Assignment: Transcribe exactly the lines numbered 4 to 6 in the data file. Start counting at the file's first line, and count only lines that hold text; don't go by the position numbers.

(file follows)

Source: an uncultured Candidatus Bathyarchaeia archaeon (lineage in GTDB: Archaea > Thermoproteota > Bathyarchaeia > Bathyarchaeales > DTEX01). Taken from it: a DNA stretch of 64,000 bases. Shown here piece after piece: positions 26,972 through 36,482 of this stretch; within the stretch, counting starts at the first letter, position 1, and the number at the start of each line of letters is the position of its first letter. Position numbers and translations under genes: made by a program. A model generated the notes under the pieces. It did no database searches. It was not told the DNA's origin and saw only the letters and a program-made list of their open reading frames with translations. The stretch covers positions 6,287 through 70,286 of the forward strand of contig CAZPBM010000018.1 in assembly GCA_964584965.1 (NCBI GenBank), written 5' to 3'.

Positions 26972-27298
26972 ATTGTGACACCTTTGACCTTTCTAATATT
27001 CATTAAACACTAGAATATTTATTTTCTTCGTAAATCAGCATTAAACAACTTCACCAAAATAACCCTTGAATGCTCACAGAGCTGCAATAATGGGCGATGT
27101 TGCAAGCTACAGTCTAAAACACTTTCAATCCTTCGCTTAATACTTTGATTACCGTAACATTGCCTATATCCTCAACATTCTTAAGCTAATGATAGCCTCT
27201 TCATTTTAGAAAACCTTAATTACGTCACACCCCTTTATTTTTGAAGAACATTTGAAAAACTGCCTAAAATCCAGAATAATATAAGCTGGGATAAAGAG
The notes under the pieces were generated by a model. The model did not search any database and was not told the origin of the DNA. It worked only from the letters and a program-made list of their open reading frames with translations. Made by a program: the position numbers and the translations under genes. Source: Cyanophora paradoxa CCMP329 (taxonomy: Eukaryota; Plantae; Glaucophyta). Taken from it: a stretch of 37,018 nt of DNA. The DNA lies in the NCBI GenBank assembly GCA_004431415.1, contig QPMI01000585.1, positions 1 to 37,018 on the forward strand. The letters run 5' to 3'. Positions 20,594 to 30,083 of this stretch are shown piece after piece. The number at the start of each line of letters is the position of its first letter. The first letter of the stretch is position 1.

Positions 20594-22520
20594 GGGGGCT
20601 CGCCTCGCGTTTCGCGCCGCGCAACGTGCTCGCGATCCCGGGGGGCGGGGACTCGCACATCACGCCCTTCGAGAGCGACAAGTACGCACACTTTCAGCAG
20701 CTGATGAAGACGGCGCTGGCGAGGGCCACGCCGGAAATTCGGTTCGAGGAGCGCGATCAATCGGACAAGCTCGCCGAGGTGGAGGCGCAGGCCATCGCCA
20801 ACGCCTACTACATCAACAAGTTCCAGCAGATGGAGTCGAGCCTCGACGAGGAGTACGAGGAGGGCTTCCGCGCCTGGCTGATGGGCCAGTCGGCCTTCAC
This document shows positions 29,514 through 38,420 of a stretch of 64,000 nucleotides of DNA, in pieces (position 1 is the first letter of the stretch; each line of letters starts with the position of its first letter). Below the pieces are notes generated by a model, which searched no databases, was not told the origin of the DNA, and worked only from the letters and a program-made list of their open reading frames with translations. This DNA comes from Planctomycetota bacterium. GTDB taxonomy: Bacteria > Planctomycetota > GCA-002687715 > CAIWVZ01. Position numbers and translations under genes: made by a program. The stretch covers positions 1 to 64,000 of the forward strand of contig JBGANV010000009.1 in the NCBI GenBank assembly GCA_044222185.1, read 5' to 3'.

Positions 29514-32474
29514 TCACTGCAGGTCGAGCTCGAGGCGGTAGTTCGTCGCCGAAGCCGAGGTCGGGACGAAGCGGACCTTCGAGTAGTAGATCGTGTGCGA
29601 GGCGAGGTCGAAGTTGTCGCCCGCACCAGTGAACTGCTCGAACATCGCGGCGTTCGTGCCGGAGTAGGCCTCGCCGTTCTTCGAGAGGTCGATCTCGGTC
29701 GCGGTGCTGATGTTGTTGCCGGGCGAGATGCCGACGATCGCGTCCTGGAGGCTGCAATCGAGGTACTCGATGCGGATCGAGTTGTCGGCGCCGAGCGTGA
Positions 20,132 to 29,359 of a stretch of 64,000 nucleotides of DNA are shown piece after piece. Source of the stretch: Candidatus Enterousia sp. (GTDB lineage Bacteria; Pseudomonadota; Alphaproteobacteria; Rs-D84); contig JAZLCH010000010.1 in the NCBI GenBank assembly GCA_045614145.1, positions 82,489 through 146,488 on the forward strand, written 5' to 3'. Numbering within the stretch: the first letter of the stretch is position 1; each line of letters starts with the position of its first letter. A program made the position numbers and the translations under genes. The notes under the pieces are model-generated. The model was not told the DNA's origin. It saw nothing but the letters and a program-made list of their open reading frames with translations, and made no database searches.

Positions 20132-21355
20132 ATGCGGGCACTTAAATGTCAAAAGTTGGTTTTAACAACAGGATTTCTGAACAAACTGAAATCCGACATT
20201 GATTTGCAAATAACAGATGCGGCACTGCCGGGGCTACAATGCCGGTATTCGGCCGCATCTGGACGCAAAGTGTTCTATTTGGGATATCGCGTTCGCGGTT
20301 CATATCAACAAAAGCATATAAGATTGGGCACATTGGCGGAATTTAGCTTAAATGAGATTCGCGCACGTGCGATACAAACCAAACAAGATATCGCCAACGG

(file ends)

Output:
27001 CATTAAACACTAGAATATTTATTTTCTTCGTAAATCAGCATTAAACAACTTCACCAAAATAACCCTTGAATGCTCACAGAGCTGCAATAATGGGCGATGT
27101 TGCAAGCTACAGTCTAAAACACTTTCAATCCTTCGCTTAATACTTTGATTACCGTAACATTGCCTATATCCTCAACATTCTTAAGCTAATGATAGCCTCT
27201 TCATTTTAGAAAACCTTAATTACGTCACACCCCTTTATTTTTGAAGAACATTTGAAAAACTGCCTAAAATCCAGAATAATATAAGCTGGGATAAAGAG